One of the principles of church growth involves creating homogeneous groups. That is, that the most effective way of growing a church is to create a group, or a church for that matter, where people look, dress, earn, and act similarly to each other. The idea behind it is that people feel most comfortable and attracted to groups that are like them. So in doing this, we target a specific group of people, gear all our marketing efforts toward them, and hope to create a buzz in that specific group of people. The homogeneous unit that’s created becomes the core of the church.
And it works. Make no mistake, it works. Well.
But just because it works doesn’t mean it’s right.
In truth, I like being in churches where people look like me. It’s easier there because I know they’re thinking what I’m thinking. They’re feeling similar things to what I’m feeling. It’s comfortable there. Only one problem – that’s not what heaven is going to be like.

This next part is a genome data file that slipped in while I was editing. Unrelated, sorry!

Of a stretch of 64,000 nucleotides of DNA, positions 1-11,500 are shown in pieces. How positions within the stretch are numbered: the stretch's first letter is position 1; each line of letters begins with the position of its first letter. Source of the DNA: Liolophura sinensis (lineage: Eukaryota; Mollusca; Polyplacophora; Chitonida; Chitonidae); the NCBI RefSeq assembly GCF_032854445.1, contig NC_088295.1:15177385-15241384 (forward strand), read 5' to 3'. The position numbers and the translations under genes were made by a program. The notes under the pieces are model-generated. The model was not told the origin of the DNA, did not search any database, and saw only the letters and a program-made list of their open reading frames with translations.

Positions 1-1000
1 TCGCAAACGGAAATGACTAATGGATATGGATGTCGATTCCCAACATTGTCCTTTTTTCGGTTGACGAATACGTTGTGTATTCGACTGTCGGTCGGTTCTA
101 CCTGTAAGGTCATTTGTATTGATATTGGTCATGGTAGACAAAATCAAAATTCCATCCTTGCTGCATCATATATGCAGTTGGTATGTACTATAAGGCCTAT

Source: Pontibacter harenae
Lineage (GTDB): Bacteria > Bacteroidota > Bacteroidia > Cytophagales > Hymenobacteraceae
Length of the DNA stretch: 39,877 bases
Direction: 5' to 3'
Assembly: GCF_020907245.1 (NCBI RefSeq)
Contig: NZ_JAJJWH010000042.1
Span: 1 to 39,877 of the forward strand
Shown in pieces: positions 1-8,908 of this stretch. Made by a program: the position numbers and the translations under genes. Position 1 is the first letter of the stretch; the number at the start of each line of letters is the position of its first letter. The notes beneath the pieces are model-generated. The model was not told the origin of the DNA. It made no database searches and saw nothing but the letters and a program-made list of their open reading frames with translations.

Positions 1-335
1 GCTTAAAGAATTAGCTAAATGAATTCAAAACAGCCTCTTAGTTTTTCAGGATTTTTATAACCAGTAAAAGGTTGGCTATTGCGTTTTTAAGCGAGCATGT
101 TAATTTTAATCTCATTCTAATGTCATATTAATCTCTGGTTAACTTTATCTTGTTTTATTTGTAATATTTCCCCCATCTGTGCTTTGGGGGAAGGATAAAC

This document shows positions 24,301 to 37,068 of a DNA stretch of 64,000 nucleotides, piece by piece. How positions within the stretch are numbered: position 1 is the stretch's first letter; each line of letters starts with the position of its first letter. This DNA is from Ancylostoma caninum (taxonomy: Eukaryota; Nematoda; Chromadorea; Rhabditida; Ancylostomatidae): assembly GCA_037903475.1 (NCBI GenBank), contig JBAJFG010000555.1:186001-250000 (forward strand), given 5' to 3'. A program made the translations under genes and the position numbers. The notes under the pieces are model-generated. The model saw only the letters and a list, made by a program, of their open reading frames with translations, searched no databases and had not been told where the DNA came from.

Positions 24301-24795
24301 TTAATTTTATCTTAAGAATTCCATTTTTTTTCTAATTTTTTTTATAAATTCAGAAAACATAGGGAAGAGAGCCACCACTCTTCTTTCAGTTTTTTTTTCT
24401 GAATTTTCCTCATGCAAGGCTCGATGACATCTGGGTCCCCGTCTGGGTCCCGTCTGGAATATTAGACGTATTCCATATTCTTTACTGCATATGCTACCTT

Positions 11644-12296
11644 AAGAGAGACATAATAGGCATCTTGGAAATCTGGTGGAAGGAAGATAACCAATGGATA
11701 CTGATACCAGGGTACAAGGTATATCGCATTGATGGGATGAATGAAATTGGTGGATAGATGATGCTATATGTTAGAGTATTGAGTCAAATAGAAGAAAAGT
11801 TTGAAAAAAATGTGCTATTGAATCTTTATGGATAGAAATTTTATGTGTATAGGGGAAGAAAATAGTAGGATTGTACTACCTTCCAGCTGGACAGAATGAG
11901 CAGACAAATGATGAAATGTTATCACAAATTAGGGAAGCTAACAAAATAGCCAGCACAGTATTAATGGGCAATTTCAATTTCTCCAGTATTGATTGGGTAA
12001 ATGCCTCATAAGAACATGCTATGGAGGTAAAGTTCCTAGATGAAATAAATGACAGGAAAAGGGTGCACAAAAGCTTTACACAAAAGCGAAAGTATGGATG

If places where people are different colors, have a different socioeconomic background, or are a different culture make me uncomfortable, then the afterlife has a surprise in store. God has always been cultivating a people of His own, and that people represents every tribe, tongue, and nation. And in heaven, those people will retain their cultural identity. We’ll hear every language being spoken under the sun before the throne of Jesus.
Now among other things, the church of today is supposed to be a glimpse into the future. It’s a foretaste, a preview of what eternity is going to be like. If that’s true, how can we intentionally or unintentionally try and cultivate a church experience where we all look the same? It’s effective, sure.
But what is pragmatic isn’t always what is right.